How to Beat SAD


For most of us autumn is a time for enjoying football games, visiting a pumpkin patch, and relaxing near a wood burning fire. 

But for many people, the dread of shorter days and colder weather is a real concern. As fall moves into winter, as many as half a million people in the US are diagnosed with a type of depression known as Seasonal Affective Disorder (SAD) – commonly referred to as winter depression. Millions more feel the affects of the season change but think there is little they can do, and wait for spring.

SAD is real condition and tends to affect women more than men, although men definitely can struggle. It is believed to be related to hormonal changes that occur with decreased light exposure. SAD is common even in sunny Colorado – where the density of the sun rays in the fall and winter are just a fraction of what they are in the spring and summer.

One theory is that reduced sunlight decreases the production of serotonin in the brain.  Serotonin can also be depleted by ongoing stress, which often increases when the kids go back to school and then the rush of the holidays begin. Serotonin has many functions including the regulation of mood, appetite, sleep, muscle contraction, and some cognitive functions including memory and learning.

Common symptoms of SAD are:

  • Depression
  • Irritability
  • Decreased libido
  • Headaches
  • Anxiety
  • Loss of energy
  • Social withdrawal
  • Oversleeping
  • Loss of interest in activities you once enjoyed
  • Appetite changes, especially a craving for foods high in carbohydrates
  • Weight gain
  • Difficulty concentrating and processing information
  • Aches and pains

The likelihood of seasonal mood changes increases as you get older and tends to repeat itself about the same time every year, depending on your sensitivity and level of stress. Depression can become debilitating and can affect your work, relationships and about every other aspect of your life. It has become more socially accepted and understood and is certainly not “all in your head.”  However, you do have more control over your mood than you may think.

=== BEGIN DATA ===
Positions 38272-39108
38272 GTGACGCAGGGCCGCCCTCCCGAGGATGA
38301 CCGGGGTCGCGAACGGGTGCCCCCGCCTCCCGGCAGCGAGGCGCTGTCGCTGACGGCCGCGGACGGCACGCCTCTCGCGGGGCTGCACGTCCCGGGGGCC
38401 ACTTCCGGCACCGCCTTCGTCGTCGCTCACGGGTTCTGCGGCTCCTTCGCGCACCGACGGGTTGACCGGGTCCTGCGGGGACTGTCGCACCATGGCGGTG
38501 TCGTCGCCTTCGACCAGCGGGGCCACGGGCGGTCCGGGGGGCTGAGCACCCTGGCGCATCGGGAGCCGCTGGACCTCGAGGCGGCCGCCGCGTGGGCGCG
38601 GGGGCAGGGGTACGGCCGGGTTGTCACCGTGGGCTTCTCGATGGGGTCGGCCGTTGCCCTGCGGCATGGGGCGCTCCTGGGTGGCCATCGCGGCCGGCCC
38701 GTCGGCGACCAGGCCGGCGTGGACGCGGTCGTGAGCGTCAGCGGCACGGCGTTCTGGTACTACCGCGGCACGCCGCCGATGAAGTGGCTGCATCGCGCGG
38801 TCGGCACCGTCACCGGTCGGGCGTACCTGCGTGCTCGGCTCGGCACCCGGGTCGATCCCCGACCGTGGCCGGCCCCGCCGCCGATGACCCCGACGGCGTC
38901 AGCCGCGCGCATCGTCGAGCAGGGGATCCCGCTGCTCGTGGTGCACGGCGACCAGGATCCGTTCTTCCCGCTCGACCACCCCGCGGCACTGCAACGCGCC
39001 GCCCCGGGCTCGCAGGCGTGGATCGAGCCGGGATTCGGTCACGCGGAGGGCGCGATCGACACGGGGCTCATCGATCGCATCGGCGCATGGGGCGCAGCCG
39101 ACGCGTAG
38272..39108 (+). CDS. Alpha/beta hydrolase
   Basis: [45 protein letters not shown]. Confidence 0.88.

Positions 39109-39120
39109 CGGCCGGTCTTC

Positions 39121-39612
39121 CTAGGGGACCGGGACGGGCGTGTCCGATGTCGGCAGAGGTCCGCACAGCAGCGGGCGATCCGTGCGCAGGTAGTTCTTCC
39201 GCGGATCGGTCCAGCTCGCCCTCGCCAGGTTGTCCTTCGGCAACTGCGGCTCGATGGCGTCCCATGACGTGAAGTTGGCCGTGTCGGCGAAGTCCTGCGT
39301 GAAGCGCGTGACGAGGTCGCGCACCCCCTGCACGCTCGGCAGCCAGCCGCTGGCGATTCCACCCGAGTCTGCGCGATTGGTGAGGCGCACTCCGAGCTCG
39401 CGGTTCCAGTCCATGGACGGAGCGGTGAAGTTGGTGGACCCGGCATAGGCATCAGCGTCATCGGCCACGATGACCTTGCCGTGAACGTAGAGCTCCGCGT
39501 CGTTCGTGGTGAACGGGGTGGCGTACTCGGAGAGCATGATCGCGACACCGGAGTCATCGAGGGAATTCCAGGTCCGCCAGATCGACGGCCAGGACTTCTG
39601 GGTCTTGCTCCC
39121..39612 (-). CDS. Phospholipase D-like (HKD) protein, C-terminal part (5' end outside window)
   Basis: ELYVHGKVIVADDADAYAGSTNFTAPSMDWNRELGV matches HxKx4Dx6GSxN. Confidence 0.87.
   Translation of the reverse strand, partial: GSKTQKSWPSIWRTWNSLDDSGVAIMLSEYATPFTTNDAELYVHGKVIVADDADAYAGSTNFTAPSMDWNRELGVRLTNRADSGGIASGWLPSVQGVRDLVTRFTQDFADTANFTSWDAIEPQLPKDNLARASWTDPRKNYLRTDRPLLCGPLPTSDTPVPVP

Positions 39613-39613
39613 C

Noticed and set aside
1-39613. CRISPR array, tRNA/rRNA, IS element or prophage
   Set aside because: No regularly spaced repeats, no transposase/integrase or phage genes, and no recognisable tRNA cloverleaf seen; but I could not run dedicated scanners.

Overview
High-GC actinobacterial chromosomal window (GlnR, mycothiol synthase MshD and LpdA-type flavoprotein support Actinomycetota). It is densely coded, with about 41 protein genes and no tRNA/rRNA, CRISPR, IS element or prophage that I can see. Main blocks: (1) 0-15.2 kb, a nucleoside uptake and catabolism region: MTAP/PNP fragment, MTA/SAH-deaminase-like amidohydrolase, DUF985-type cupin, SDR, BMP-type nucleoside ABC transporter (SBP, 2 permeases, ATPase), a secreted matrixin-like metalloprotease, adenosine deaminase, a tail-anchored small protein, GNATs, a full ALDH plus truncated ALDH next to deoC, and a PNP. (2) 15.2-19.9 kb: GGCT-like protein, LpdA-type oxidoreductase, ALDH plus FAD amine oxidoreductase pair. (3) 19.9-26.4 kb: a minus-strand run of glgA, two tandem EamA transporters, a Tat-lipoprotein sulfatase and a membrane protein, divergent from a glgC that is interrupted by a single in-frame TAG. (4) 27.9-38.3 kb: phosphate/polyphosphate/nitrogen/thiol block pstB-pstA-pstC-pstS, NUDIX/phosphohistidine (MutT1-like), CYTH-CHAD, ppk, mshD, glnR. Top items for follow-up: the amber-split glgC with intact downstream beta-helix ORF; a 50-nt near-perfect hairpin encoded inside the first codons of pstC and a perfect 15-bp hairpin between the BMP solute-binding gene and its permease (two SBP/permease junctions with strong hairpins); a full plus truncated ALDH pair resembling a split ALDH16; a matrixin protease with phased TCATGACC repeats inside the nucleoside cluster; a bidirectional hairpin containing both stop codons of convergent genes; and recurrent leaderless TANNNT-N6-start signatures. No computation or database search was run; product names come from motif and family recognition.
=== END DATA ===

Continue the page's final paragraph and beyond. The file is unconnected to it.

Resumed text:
Strategies to Combat SAD

1. Light therapy

Light therapy (aka bright light therapy or phototherapy) is a common first line treatment for SAD.  During light therapy, you sit or work near a device called a light therapy box. The light therapy box gives off bright light that mimics natural outdoor light and it is generally suggested to work up to 20 minutes a day, first thing in the morning. It is important to consider the following when purchasing a light therapy box: SAD-specific, intensity (the preferred is 10,000 lux), minimal UV exposure, contains LEDs (light emitting diodes) and blue light (do not look directly at the light), light direction (should come from above your line of sight), dawn simulation, cost, style, and convenience. Your healthcare practitioner can guide you in finding a light that works best for your needs. 

2. Exercise

Exercise releases natural endorphins and increases serotonin in the brain. In Colorado we brag that you can ski a half day and golf in the afternoon! Check for deals at local work-out facilities. If you have never belonged to a gym, there are places that tailor to your needs such as Curves for Women, yoga classes, personal training, pilates, swimming, etc.  You can find used sporting equipment such as cross country skiis and snowshoes at reasonable prices. Ice skating at the Evergreen Lake is a fun way to play AND get exercise. Or – just go for a walk. 

3. Rest